Beatles, books, music, Peace Love and You Know What, reading

Thank You So Very Much

I have been immersed in copyediting, reading the ms for The Sweet Spot forwards, backwards and forwards. Now I raise my head above this task and thank a whole bunch of people.


Andrew Heinrich and Rick Smith at Brodsky.

Andrew Heinrich is the first I will mention. A bassoonist, Andrew expanded his serious repertoire of classical music to grant my request that he play The Beatles at my Sept. 17 reading of Peace, Love, and You Know What at Brodsky Bookshop in Taos. He played more songs than I expected, including one of my favorites, In My Life, from the album Rubber Soul.

Andrew studied the instrument at the Cleveland Institute of Music and New England Conservatory. He hasn’t played in public for a while, so I am very grateful. The audience was delighted. I was, too.

He will have a return engagement when he plays at my next reading, unscheduled as of yet but likely later this fall. That would be for The Sweet Spot, and the natural accompaniment would be Country and Western — pre-eight track. I am talking about the likes of Hank Williams and Patsy Cline. Stay tuned.

Secondly, thanks to Rick Smith at Brodsky for hosting the reading and the attentive audience who came. They laughed at the funny parts. What can I say?

Next, I thank those who have bought my books — in stores and online.

I am further grateful to those who have taken the time to write a review on Amazon. The latest was my friend, Cindy Brown, author of the Taos Hiking Guide. (If you hike in the Taos area, you need to buy her book.)

Cindy wrote in part, “The characters feel real and we get to see into what they are thinking and feeling; really understanding their motivations and doubts. The book follows them through the end of college and their launch into real life — complete with surprises and mystery that makes for a compelling read.”

She messaged me when she filed the review. Then I found a surprise: reviews from people I didn’t know.

Eli Dunn titled his review: Don’t miss this gem! “Funny, funky, and fresh this fictional account of hipsters on campus during the sixties will draw you into their world of sex, drugs, and rock and roll. With a ready-made soundtrack, this novel is sure to be a cult movie favorite someday soon.” (I like that idea.)

Joana wrote: “Well, that was fun. This novel rang true to college hippie life at the cusp of the 70s. I felt like I knew the characters to the point of faces popping into my head, because I met some of their doppelgangers back in those days. Sexy, druggy, yet still a hopeful story of young uncertain people finding their way through their ‘coming of age’ towards love and adulthood. The story is timeless in that sense. Hope we hear more from Ms. Livingston!”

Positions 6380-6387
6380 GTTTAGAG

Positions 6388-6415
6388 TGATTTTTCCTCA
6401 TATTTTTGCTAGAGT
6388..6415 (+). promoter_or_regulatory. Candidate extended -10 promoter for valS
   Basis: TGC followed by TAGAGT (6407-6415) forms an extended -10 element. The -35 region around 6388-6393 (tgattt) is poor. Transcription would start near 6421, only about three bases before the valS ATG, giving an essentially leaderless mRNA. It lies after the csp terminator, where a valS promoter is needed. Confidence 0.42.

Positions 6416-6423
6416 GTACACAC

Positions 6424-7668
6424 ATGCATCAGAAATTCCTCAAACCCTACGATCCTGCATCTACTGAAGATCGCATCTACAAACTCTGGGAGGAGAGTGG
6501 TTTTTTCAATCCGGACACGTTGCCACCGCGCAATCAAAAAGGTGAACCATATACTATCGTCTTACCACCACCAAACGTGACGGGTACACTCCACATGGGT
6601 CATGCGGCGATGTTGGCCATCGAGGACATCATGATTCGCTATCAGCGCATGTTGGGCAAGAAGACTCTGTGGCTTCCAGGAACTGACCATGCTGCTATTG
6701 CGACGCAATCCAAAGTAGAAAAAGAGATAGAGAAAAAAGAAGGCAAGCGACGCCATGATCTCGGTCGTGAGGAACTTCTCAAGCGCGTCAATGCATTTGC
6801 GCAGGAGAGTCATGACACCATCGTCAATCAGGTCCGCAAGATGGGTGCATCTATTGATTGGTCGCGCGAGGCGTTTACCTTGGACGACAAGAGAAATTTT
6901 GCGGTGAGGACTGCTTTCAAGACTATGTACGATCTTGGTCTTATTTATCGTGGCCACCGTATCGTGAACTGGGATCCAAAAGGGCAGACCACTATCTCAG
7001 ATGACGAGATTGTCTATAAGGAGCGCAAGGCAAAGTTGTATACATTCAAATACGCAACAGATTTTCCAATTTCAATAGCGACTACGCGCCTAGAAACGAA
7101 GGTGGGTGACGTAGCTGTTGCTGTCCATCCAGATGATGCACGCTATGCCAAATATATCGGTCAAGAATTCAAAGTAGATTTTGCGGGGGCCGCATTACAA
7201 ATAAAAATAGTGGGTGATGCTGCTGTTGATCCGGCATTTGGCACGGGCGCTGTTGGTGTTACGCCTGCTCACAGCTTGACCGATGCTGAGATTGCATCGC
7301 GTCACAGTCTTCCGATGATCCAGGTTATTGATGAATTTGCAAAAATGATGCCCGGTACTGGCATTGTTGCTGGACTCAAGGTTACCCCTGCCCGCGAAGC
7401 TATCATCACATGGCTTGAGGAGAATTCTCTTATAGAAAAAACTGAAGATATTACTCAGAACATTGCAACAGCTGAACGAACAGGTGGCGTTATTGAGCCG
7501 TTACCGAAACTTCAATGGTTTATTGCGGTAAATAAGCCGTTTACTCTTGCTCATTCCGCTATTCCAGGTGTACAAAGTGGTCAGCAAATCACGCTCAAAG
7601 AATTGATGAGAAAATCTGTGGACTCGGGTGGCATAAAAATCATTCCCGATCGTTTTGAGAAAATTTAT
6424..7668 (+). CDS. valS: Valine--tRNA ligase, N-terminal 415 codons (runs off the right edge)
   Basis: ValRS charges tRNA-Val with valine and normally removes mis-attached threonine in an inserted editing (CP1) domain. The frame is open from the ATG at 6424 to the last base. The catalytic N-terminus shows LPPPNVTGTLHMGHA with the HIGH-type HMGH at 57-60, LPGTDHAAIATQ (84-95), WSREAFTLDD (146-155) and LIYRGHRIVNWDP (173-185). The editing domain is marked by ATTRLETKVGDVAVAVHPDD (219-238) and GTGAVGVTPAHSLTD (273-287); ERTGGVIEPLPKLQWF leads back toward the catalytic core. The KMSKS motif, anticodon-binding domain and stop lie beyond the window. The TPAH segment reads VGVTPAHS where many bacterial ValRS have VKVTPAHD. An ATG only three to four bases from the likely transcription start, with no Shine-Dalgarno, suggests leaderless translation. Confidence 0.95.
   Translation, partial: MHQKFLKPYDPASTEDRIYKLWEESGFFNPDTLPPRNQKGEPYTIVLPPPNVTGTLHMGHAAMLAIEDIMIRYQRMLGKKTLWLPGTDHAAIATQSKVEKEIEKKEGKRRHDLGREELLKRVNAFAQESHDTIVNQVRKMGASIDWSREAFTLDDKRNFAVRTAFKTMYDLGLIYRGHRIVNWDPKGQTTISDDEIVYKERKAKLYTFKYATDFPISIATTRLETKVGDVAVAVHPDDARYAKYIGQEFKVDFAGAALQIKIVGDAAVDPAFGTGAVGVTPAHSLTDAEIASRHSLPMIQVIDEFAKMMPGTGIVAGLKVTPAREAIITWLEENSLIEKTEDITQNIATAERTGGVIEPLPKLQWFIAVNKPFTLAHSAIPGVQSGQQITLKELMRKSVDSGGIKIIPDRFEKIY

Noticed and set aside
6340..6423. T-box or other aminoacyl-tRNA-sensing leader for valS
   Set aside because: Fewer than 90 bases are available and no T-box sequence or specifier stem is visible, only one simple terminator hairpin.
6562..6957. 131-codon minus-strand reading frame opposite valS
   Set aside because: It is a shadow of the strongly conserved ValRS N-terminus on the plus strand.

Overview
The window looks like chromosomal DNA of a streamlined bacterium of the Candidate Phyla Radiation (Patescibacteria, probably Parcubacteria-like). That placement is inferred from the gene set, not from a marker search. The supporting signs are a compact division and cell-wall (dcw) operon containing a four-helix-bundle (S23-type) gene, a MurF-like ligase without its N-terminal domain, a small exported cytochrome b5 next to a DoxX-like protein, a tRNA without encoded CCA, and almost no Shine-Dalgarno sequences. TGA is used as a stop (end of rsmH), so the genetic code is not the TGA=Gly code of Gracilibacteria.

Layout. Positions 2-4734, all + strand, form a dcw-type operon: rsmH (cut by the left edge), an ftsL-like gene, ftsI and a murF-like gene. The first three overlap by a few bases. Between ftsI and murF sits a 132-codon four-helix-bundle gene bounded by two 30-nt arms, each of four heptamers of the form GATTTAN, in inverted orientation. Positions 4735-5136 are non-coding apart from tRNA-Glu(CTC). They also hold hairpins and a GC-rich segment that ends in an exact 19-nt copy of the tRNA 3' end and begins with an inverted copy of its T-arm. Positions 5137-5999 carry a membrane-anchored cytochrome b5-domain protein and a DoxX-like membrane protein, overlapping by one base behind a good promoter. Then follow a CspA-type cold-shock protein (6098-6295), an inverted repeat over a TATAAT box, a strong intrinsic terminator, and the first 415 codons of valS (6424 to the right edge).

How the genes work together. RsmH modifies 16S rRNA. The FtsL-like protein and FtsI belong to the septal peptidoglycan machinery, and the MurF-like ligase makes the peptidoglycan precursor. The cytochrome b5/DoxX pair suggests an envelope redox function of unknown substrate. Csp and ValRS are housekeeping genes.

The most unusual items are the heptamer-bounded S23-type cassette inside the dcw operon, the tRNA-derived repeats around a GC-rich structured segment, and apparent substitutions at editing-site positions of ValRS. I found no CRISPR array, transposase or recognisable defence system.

An anonymous reviewer gave it five stars and the comment, “Great book.”

Here’s the link, if you want your shot: Peace, Love, and You Know What on Amazon

So it’s back to work. Later this week, Michelle, who designs my books, will give me a timeframe. Meanwhile I keep hunting for misplaced commas, typos and repetitive words  — now in 50-page increments, my latest device. I can’t tell you how many times I’ve read The Sweet Spot, but I still love it. I hope you all will, too.

ABOUT THE PHOTO ABOVE: Andrew Heinrich plays the bassoon. Photos by Cody Hooks.

Entertainment, family, music

My Son Nate Livingston Makes Music

As a rule I don’t blog about my kids but I’m going to break it for Nate. My son just released his first album, Into the Madness, and I’m proud of him. Yeah, I’m his mom, but I believe it is especially good.

Let me tell you about Nate. He is one of six and the middle son. He was an interested and interesting kid, loved trucks and doing stuff with his hands. He grew up in the sticks and relished helping at the farm across the street. During the winter the town’s road boss took him along in his truck when he plowed during the storm.

Doing stuff with his hands includes making music. He started in fourth grade playing drums. We built him a drum set piece by piece. When he became an adult, he picked up the guitar and keyboard. His musical tastes changed, too, from hardcore/alt music — ah yes, there was the Nirvana phase — to indie. Like me, he loves The Beatles but his tastes are far more diverse than mine. He’s performed in public, solo and fronting a band. He plays music all the time.

Nate decided to create an album. He enlisted veterans in the music industry like brothers Charlie and Michael Braun, who have played — separately — with big-time performers like Billy Joel, Toots & the Maytals, Carly Simon, Phoebe Snow, Chuck Berry, Bo Diddley, Hall & Oates … the list goes on. Then, there is Danny Bernini, who mixed the album with Charlie Braun. Danny co-founded Spirit House Productions after leaving The Hit Factory NYC. His production and engineering discography includes The Fray, Blondie, Notorious B.I.G., and now Nate Livingston.

Nate is joined by Cindy Bishop, who sings and plays music at her church; Jeff Olmstead, who creates “inspirational pop”; and Mathieu Perry, a versatile musician.

The end product is music with a rich sound — and an original one since Nate created each song. These days I play the album in my car to and from work. I marvel at the voice of my son, now a grown man.

By day, Nate is a union heavy equipment operator. But music is his true calling. Here’s a link to his website where you will get a taste of his music. By the way Nate’s older brother, Ezra Livingston, created the art. (Yes, I have very talented kids.)

Enjoy the music.